Notes: The station house is of grey stone with ractangular granite
framed windows and square topped chimneys, similar to other stations
on the branch.
The goods service wath withdrawn from Loddiswell on 4th Septener
1961. The station was unstaffed after this date and was downgraded
to a halt.
BRIEF HISTORY OF THE BRENT - KINGSBRIDGE
Before the opening of the branch line to Kingsbridge the
town was served by Wrangaton
Station which was opened on the 5th May 1848 on the South Devon
Railway which had opened between Exeter and Plymouth in 1846.
Shortly after opening the station was renamed Kingsbridge Road,
but reverted back to its original name when the GWR opened the
Kingsbridge branch in 1893.
The Kingsbridge branch was a long time coming as many local residents
didn't support the line as the town was served by three good coach
services. The Kingsbridge & Salcombe Railway was incorporated
in 1882, the company being taken over by the Great Western Railway
The line left the Exeter - Plymouth line at Brent which became
a junction station and followed the scenic Avon Valley for 12.3
miles into Kingsbridge with intermediate stations at Avonwick,
Gara Bridge and Loddiswell. The line crossed the River Avon ten
times but the only major engineering feat was the 638 years Sorley
Tunnel which takes the line beneath Sorley village. Because it
hugged the narrow Avon valley there was barely a straight length
of track on the whole branch with the three intermediate stations
and the terminus at Kingsbridge all built on a curve. The line
was single throughout with a passing loop at Gara Bridge Station.
Initial plans to extend the line five miles south along the side
of the estuary to Snapes Point at Salcombe were never implemented
and Kingsbridge remained the railhead for Salcombe. The opening
of the branch brought new prosperity to Salcombe but the failure
to extend beyond Kingsbridge prevented the wholesale development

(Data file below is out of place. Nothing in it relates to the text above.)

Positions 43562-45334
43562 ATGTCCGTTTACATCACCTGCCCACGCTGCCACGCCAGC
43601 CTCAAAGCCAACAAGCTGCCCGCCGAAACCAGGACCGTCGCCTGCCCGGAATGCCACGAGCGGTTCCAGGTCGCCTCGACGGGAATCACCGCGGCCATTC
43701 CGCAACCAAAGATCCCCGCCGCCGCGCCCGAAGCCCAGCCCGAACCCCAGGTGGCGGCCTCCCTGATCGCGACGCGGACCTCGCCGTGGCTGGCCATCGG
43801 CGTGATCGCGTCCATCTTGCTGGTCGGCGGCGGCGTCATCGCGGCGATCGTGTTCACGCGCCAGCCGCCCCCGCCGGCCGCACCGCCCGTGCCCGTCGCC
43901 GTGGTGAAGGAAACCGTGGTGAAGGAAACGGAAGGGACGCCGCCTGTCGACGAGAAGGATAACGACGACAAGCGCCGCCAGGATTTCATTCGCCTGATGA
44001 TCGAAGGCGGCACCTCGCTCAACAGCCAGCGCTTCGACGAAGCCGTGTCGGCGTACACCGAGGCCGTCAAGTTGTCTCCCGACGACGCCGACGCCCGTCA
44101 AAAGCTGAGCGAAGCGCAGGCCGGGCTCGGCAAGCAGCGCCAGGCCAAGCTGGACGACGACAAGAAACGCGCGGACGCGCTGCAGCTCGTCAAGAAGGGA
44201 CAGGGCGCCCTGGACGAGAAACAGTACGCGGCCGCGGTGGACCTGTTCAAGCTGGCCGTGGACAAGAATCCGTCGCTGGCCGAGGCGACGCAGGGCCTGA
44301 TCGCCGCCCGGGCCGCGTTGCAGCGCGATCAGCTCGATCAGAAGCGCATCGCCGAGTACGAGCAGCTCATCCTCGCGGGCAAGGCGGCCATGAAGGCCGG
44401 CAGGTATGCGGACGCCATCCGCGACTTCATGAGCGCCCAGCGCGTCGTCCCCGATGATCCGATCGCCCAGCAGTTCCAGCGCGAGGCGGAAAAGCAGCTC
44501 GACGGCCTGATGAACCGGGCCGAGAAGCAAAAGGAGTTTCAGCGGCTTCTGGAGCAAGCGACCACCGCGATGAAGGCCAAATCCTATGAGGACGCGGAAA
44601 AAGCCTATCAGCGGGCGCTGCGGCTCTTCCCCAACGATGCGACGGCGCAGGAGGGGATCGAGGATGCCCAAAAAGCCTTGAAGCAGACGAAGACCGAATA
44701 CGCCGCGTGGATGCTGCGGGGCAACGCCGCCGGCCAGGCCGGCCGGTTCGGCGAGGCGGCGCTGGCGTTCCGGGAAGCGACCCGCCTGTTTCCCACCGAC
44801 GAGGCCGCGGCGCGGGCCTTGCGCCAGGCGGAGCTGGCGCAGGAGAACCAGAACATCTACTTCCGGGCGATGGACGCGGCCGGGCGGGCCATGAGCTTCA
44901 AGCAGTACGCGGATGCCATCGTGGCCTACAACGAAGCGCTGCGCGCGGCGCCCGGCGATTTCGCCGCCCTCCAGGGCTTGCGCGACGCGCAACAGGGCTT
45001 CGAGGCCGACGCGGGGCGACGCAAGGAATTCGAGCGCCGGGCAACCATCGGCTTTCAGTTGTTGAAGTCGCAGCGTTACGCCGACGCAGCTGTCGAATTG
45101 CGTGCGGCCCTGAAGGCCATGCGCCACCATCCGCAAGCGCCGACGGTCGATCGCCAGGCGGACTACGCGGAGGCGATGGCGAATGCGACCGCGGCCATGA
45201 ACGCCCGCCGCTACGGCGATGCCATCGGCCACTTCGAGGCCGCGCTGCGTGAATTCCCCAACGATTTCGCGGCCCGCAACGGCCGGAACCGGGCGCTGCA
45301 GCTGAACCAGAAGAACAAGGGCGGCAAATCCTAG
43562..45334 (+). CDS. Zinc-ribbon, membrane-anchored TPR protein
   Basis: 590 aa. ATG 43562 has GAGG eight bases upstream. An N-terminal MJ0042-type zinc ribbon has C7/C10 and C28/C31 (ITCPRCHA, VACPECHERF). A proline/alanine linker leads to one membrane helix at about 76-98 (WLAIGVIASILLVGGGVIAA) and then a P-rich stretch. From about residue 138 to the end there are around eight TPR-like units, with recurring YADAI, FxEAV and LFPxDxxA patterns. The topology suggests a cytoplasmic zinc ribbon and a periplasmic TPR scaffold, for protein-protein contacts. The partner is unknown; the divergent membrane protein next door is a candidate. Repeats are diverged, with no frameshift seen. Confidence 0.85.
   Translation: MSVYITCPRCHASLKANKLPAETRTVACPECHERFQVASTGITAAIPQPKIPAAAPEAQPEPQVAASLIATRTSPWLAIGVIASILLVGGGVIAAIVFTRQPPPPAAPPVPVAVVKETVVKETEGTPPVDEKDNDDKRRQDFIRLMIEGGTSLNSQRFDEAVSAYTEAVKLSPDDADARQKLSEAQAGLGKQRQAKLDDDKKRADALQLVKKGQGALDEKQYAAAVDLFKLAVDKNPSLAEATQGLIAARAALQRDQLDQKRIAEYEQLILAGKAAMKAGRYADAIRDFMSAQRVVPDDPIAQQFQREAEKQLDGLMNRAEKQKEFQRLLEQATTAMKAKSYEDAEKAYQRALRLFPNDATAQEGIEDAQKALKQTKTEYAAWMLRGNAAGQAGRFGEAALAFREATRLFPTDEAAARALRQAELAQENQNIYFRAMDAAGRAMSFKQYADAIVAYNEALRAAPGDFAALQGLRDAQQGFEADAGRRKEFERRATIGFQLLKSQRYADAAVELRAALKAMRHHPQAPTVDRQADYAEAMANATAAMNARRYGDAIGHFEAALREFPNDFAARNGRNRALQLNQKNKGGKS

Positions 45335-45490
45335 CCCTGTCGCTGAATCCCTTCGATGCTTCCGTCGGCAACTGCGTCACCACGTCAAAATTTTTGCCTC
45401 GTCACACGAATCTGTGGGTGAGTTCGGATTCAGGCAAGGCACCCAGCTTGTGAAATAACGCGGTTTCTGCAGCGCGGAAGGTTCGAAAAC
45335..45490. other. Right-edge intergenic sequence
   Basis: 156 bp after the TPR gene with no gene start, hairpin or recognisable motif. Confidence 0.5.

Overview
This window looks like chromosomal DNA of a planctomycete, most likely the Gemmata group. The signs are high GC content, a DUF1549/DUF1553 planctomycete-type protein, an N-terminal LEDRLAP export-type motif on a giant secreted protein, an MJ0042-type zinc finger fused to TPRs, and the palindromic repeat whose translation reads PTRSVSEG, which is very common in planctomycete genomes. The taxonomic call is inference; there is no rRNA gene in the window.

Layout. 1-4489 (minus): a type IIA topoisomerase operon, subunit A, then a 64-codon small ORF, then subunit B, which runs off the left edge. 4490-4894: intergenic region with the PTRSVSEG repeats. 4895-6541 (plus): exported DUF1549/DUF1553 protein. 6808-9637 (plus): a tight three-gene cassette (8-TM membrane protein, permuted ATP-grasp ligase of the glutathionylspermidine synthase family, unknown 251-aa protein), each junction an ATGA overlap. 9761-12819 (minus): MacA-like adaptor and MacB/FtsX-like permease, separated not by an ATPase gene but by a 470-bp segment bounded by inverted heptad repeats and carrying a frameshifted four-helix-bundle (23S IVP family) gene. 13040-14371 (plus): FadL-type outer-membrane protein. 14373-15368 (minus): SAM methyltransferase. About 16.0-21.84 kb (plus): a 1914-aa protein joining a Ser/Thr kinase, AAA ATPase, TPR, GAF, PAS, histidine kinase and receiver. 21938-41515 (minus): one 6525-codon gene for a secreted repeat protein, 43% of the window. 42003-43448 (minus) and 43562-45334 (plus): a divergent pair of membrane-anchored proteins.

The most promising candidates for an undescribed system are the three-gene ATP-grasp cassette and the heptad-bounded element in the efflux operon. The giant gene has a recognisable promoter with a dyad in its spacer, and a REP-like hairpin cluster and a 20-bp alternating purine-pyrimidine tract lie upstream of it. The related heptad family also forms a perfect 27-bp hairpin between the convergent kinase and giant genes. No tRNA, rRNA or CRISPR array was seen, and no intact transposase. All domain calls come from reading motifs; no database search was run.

of the town as a tourist destination. In the early days a horse
drawn coach did brisk business meeting trains and taking passengers
on to Salcombe.
The line, which became known as the Primrose Line had a quite
life relying heavily on leisure traffic. In 1934 the GWR introduced
'camping coaches' at the the stations consisting of old coaches
converted into holiday accommodation. The weekday Cornish Rivera
Express carried a through coach for Kingsbridge which was detached
at Exeter in the down direction and attached to the up train at
Newton Abbott. At weekends the branch had a direct service to
and from Paddington. During WW2 there was an increase in traffic
during the build up to D-Day.
After the war passenger traffic dwindled during the 1950's due
to the popularity of the car and it came as no surprise that an
early closure under the Beeching proposals was announced. It is
interesting to note that traffic on the Kingsbridge line increased
by around 25% in its last twelve months of life and a summer Saturdays
through train to Paddington was packed out during the summer months
prior to the lines closure. Goods traffic at Kingsbridge was also
very heavy during the last summer on the line but there was no
last minute reprieve. The line lost its passenger and goods service
on 16th September 1963 despite a spirited local campaign to keep
the line open as a preserved line. This campaign failed at the
11th hour due to the intransigence of the British Railways Board
and the group turned their attention to the Buckfastleigh line
which opened as the Dart Valley Railway in 1969 and now operate
as the South
Devon Railway. Track lifting along the Kingsbridge line was
completed in May 1964.
Today parts of the route has been turned into a public footpath
although plans for a cycle way were dropped. Sorley Tunnel has
been used as part of an Adventure
World tourist attraction but this is now due to close.
To see the other
stations on the Brent - Kingsbridge branch railway click on the
station name: Brent, Avonwick,
Gara Bridge &